Year 2001 Publication International Journal of Remote Sensing Abbreviated Journal International Journal of Remote Sensing
Volume 22 Issue 16 Pages 3061-3076
Keywords light at night; DMSP-OLS; remote sensing; satellite
Abstract Night-time satellite imagery provided by the Defense Meteorological Satellite Program's Operational Linescan System (DMSP OLS) is evaluated as a means of estimating the population of all the cities of the world based on their areal extent in the image. A global night-time image product was registered to a dataset of 2000 known city locations with known populations. A relationship between areal extent and city population discovered by Tobler and Nordbeck is identified on a nation by nation basis to estimate the population of the 22 920 urban clusters that exist in the night-time satellite image. The relationship between city population and city areal extent was derived from 1597 city point locations with known population that landed in a 'lit' area of the image. Due to conurbation, these 1597 cities resulted in only 1383 points of analysis for performing regression. When several cities fell into one 'lit' area their populations were summed. The results of this analysis allow for an estimate of the urban population of every nation of the world. By using the known percent of population in urban areas for every nation a total national population was also estimated. The sum of these estimates is a total estimate of the global human population, which in this case was 6.3 billion. This is fairly close to the generally accepted contemporaneous (1997) estimate of the global population which stood at approximately 5.9 billion.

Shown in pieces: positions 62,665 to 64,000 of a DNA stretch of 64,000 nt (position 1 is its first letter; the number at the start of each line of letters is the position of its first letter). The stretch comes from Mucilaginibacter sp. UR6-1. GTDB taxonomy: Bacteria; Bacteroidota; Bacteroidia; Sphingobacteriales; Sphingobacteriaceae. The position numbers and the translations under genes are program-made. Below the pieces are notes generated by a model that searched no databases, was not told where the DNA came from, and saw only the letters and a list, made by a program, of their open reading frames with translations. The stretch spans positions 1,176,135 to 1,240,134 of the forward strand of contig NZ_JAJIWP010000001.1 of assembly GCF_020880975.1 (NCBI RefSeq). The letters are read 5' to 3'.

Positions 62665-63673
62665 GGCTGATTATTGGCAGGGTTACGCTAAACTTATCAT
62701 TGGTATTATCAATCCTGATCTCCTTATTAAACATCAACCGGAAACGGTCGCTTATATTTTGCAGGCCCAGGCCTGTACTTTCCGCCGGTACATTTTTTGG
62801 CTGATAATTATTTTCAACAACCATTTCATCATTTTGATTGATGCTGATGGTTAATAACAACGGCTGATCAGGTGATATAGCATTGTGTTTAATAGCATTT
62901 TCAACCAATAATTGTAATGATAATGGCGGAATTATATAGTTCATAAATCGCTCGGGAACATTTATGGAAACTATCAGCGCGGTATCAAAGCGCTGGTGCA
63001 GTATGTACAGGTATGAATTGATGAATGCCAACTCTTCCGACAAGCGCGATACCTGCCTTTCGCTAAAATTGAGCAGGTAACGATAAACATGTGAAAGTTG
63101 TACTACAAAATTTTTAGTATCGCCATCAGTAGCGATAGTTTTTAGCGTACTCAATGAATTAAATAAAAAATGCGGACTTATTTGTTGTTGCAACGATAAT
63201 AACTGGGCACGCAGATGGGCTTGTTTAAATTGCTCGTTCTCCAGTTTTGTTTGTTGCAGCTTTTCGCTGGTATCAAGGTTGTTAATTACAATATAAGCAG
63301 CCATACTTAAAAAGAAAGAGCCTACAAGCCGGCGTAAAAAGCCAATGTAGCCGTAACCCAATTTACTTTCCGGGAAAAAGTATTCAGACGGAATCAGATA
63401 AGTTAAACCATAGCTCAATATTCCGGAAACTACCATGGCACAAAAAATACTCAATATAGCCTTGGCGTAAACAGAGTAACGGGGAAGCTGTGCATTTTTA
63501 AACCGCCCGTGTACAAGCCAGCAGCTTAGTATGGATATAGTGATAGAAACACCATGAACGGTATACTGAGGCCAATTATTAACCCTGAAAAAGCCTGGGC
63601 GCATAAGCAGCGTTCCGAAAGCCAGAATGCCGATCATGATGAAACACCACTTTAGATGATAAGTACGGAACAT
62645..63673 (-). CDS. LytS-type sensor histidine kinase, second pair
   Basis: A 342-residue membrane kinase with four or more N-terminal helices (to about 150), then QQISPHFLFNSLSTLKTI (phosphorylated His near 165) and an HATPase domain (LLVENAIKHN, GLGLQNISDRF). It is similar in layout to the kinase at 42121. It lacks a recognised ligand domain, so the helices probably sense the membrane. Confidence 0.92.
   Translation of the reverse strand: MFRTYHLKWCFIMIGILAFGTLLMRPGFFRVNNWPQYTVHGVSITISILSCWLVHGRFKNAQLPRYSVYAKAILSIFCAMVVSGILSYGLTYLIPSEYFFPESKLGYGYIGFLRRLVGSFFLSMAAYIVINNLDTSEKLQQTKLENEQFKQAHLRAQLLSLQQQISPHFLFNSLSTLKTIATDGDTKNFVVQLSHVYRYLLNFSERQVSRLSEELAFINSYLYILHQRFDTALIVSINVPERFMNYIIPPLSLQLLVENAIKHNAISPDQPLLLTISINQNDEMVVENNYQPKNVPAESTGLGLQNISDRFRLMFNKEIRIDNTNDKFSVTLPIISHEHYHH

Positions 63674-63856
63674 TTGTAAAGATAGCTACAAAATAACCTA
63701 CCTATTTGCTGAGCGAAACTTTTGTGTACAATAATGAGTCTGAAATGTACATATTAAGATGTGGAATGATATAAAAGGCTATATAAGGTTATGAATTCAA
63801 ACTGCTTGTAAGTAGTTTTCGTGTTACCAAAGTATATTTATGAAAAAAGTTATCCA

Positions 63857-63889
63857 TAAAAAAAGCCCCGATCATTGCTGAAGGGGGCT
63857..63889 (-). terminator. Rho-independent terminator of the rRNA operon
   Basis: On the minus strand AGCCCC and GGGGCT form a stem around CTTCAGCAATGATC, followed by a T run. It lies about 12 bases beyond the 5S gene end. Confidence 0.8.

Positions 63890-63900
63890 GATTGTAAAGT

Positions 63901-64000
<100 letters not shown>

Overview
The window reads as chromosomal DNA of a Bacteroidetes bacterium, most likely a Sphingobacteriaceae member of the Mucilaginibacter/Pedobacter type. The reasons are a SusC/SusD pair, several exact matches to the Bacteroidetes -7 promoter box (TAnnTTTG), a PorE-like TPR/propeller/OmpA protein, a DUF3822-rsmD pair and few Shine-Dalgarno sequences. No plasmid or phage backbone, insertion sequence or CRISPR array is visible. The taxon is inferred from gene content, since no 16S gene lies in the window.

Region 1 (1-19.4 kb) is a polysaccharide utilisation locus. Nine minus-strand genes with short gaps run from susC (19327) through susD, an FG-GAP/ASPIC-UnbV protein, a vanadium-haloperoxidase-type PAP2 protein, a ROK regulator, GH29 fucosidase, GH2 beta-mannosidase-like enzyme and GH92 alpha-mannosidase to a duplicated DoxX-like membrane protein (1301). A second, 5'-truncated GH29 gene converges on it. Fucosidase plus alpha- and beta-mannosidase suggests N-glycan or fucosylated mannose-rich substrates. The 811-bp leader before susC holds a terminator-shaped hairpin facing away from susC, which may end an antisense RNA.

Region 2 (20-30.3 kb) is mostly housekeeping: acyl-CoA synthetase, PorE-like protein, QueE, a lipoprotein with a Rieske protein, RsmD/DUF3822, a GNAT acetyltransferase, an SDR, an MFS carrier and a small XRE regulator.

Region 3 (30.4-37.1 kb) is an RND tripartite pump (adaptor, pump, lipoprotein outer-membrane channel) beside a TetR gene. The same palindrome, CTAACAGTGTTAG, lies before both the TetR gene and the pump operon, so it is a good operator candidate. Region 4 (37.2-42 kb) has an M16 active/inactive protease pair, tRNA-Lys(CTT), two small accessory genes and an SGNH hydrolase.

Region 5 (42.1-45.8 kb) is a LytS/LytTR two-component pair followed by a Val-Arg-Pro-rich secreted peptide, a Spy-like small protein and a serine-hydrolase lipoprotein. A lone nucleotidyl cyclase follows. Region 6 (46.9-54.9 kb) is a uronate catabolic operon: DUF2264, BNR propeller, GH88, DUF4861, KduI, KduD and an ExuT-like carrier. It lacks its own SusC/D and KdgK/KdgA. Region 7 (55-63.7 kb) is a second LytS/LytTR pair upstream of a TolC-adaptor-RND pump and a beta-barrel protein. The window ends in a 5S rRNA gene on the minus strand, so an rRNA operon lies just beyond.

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ISSN 0143-1161 ISBN Medium
Area Expedition Conference
Notes Approved no
Call Number IDA @ john @ Serial 234
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Author Elvidge, C. D.; Sutton, P. C.; Turtle, B. T.; Baugh, K. E.; Howard, A. T.; Erwin, E. H.
Title (up) Change Detection in Satellite Observed Nighttime Lights: 1992-2003 Type Journal Article
Year 2007 Publication In Urban Remote Sensing Joint Event, 2007 Abbreviated Journal
Volume Issue Pages 1-4
Keywords Remote Sensing
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Notes Approved no
Call Number LoNNe @ kagoburian @ Serial 933
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Author Xiang, W.; Tan, M.
Title (up) Changes in Light Pollution and the Causing Factors in China's Protected Areas, 1992-2012 Type Journal Article
Year 2017 Publication Remote Sensing Abbreviated Journal Remote Sensing
Volume 9 Issue 10 Pages 1026
Keywords Remote Sensing
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Language Summary Language Original Title
Series Editor Series Title Abbreviated Series Title
Series Volume Series Issue Edition
ISSN 2072-4292 ISBN Medium
Area Expedition Conference
Notes Approved no
Call Number LoNNe @ kyba @ Serial 1752